by Theron Martin,

The Red Turtle

The Red Turtle
In stormy seas, a shipwrecked man is cast onto a remote tropical island. He finds himself alone and occasionally experiencing delusions, so he sets about building a raft to leave the island. But something – or perhaps someone – doesn't want him to leave, as his rafting efforts keep getting thwarted by what he eventually discovers is a red turtle. There's an awful lot more to this turtle than initially meets the eye, and he may well have found a companion for a lifetime.

Calling the 2016 Academy Award nominee The Red Turtle a true anime movie may be dubious, since it's a co-production between Studio Ghibli and the French studio Wild Bunch, directed by Dutch-British animator Michael Dudok de Wit, who won the 2000 Academy Award for best animated short. On top of that, the bulk of the staff isn't Japanese. However, it does have Ghibli luminaries Toshio Suzuki and Isao Takahata listed in the credits as a producer and artistic producer respectively, so Ghibli's prominent involvement is enough to warrant attention from the anime fan base.

Nevertheless, you shouldn't go into this film expecting it to look like a traditional Ghibli project – or even many anime at all, for that matter. The fairly simple character designs, which feature only black dots for eyes, show a more decidedly Western design influence. Background and setting designs aren't lavish either, but whether bamboo forests or a pool in a crevice, they are still rich enough in detail that they seem reminiscent of real locations. The color scheme is uniformly drab, but that's fitting, as vivid coloring would have been deeply out of place in this story. The real treat is the smooth animation effort, which results in some truly remarkable scenes in both slower and grander moments; one scene involving a tsunami is a stand-out, but the movie speaks volumes with simpler things like body language.

The film's ability to communicate through action and body language is particularly important, as this is a movie essentially without dialogue. The main character does shout a few times – either “hey!” or a cry of frustration – but he otherwise communicates entirely through movement. Of the two other characters who eventually appear, one never utters a sound and the other only does some shouting and laughing. However, nothing ever feels like it's missing for the lack of dialogue. These characters don't need names, and nothing really needs to be said in most cases. Call this an exercise in minimalism if you like, or perhaps an object lesson in how needlessly verbose human communication can sometimes be. Complementing this is a fully orchestrated musical score, which delivers a consistent light touch except for a couple of more tense scenes.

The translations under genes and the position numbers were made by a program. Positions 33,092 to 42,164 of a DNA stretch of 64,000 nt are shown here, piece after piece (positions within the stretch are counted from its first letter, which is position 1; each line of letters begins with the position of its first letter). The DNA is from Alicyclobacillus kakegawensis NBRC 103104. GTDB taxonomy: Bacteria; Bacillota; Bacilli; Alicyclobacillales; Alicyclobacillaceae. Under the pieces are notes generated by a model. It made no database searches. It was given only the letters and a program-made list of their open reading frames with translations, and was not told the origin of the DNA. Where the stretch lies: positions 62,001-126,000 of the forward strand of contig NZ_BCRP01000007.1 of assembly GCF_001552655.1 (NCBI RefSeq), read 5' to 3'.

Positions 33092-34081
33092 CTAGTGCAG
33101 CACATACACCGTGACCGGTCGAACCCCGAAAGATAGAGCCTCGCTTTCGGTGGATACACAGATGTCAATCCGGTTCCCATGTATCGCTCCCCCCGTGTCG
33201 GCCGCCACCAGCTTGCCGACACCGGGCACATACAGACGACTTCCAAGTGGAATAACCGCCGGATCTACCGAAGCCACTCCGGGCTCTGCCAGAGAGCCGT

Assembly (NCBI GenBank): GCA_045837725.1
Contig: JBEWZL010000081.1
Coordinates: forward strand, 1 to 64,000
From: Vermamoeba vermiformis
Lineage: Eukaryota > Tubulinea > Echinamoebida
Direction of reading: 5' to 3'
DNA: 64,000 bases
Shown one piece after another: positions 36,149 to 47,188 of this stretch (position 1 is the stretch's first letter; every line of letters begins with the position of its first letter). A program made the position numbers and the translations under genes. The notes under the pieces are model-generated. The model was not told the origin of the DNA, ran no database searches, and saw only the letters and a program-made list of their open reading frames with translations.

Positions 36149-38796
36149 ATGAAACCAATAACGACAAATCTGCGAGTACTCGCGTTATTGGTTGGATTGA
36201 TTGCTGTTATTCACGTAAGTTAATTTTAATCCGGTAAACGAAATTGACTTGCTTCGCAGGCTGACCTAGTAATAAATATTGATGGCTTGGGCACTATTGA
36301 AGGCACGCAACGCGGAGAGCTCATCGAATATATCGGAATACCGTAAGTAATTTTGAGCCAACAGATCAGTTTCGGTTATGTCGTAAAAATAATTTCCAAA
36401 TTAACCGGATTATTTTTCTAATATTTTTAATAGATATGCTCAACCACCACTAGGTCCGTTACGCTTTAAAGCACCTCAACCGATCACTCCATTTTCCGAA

The story is much more basic. Taken at face value, it could be looked at as a variation on Robinson Crusoe, but it doesn't spend much time at all on the minutiae of how the protagonist learns to survive on the island. It just assumes that food is readily available enough and the protagonist has at least rudimentary knowledge on how to take advantage of his surroundings. There's a vague implication that he eventually figures out how to make his own clothes from the carcass of a seal, but given that his clothes look exactly like the ones he started out with years later, the story is clearly ignoring most petty concrete details. The focus is much more on the broader picture of how he comes to accept life on the island and how time flows both for him and the turtle over the long haul. It is poignant and, at times, heartbreaking, despite few scenes depicting intense danger. It's also as complete as such a story can be, with the actions of the island's crabs seeming to suggest that things will run their natural course.

At this time, the movie is only available for purchase or rental via iTunes. [EDIT: It is also apparently available in hard copy form, but the iTunes release was used for the review.] Its purchase does come with substantial extras, including a full commentary track with the director, 74 minutes of behind-the-scenes footage, and a 21-minute Q&A session from the AFI Fest. It can be downloaded in 720p, streamed in 1080p, and has Portuguese, Spanish, and English subtitles available. Its only spoken language is technically English, but since there's essentially no dialogue, dubbing isn't really a factor here.

The Red Turtle was picked over your name. for the Academy Award nomination. I can definitely see why it was selected, as it is a very well-crafted movie likely to appeal more to the Oscars crowd, and it has already been nominated for or won a number of critics' awards. But whether it's a better movie will definitely come down to personal taste. While The Red Turtle definitely has its own appeal and both are quality productions, your name. was more compelling and emotional for me; I would be more likely to watch it again than The Red Turtle.

Production Info:
Overall (dub) : A-
Story : A-
Animation : A
Art : A-
Music : A-

+ Exquisite use of action and body language largely negates the need for dialogue, great animation
Ignores some practical issues too much, choices for some dream sequences are incongruous

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